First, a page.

Bathing a Chicken

Bathing a Chicken


For a variety of reasons, your chickens’ overall cleanliness may become a concern. For this reason, people often wonder if it is okay to give a chicken a bath. The answer is yes, it is even beneficial.


Bathing your chickens should be done, when possible, at the same time you clean the coop. This will help both chickens and coop to stay clean for longer. There are a lot of positive side effects to having clean chickens and coop. This will help prevent disease and poor health. It will also help fight bad odors. However, it is important to note that bathing your chickens does not need to be done as frequently as coop-cleaning, as chickens ‘dust-bathe’— roll around in the dirt to get clean then shaking the dirt off and preening their feathers. There are situations in which bathing your chicken may be beneficial, usually when it is particularly dirty or smelly, sick, injured, or has filth (such as droppings) on it.




Chickens 'Dust-Bathing'


Cleaning the coop has already been discussed in a previous article, but how do you clean a chicken?


Chickens can be cleaned indoors or outdoors. You will need to containers— buckets, bathtubs, sinks or pretty much any other container you can think of will work. If you plan on bathing them outside, make sure the weather is warm and sunny. If you bathe them inside make sure you are prepared to deal with water splashed all over the place.


When you clean them, use a gentle soap or shampoo. DO NOT use harsh soaps, such as dish soap or vinegar (unless it is very diluted with water); these will strip oil from the feathers. Mix a little bit of the soap with water, and gently clean the chicken. Do not scrub or rub too hard, or try to pull grime off the feathers. You can just let them sit or you can plunge the chicken up and down in the water or use a sprayer nozzle.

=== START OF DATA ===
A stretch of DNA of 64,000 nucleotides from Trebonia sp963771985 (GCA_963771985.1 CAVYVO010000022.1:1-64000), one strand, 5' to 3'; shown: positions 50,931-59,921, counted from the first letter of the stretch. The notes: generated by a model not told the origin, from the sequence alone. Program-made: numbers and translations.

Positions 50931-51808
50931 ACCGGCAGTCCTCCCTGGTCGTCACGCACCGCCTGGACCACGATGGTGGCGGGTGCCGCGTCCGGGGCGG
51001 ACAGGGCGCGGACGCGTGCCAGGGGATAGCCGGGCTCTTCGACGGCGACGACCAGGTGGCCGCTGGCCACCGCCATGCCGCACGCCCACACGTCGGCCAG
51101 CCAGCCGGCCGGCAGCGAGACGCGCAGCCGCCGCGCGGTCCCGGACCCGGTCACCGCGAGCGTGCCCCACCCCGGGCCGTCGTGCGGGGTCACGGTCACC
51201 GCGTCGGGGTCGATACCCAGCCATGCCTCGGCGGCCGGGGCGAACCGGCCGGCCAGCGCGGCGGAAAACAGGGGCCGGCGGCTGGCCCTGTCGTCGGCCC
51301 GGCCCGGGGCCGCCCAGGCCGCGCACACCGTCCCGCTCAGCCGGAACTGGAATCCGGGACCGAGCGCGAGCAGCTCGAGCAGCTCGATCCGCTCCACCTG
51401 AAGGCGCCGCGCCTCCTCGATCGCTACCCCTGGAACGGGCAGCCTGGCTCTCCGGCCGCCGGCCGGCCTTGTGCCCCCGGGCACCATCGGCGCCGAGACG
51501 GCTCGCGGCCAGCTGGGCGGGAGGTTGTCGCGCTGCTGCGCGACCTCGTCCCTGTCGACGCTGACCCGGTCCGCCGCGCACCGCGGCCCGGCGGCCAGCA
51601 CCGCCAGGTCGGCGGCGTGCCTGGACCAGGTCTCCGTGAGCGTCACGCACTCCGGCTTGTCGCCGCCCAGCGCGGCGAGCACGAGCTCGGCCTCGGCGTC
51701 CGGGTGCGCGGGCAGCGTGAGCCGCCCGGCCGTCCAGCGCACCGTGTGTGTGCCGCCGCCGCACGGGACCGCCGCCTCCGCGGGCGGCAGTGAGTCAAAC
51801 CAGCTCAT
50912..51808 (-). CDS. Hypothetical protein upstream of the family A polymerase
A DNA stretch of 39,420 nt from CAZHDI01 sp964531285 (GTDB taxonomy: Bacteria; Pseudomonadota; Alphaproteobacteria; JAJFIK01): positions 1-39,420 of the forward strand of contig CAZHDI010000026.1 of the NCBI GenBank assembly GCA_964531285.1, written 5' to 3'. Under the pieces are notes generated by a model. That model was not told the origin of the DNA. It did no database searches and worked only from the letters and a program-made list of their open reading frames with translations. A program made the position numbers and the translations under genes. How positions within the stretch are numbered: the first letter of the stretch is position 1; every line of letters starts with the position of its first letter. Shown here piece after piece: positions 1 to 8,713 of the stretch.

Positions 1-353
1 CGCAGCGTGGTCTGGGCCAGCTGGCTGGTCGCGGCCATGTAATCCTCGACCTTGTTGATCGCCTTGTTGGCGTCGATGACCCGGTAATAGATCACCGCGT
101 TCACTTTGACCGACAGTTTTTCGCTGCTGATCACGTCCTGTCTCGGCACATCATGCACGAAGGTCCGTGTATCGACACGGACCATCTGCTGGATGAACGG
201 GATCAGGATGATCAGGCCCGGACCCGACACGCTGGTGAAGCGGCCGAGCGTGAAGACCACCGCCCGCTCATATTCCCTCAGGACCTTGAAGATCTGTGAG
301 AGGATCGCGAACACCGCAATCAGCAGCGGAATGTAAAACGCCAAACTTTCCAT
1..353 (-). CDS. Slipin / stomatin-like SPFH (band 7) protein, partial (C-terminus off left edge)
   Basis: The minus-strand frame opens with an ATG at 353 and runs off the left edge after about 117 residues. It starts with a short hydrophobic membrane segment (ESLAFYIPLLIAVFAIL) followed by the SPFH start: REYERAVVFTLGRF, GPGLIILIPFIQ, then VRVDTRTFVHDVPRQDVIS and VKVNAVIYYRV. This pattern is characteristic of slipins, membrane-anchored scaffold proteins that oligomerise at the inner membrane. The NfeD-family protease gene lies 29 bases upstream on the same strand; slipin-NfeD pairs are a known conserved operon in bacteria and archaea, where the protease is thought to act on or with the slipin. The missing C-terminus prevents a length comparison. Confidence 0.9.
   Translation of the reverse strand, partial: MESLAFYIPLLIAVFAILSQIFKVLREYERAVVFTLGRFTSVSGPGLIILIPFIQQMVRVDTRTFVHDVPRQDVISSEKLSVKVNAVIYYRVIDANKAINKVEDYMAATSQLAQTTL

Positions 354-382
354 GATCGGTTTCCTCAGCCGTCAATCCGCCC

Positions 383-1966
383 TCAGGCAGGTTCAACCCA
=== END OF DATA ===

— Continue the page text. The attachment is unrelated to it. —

When they are clean, rinse them in clean water. Follow the same procedure as used when washing them in the soapy water. When they are rinsed, make sure they are dry, especially if the weather is cold. Blow drying them works well. An extremely gentle towel dry will also work. You do not want to put the chickens back out if they are wet— even if it does not make them sick it will likely make them unhappy (as well as cause them to get dirty again more quickly).

After they are clean and dry, you may want to file or clip their nails. Do this carefully. You may also want to apply some products (such as lice powder) before you return them to their coop.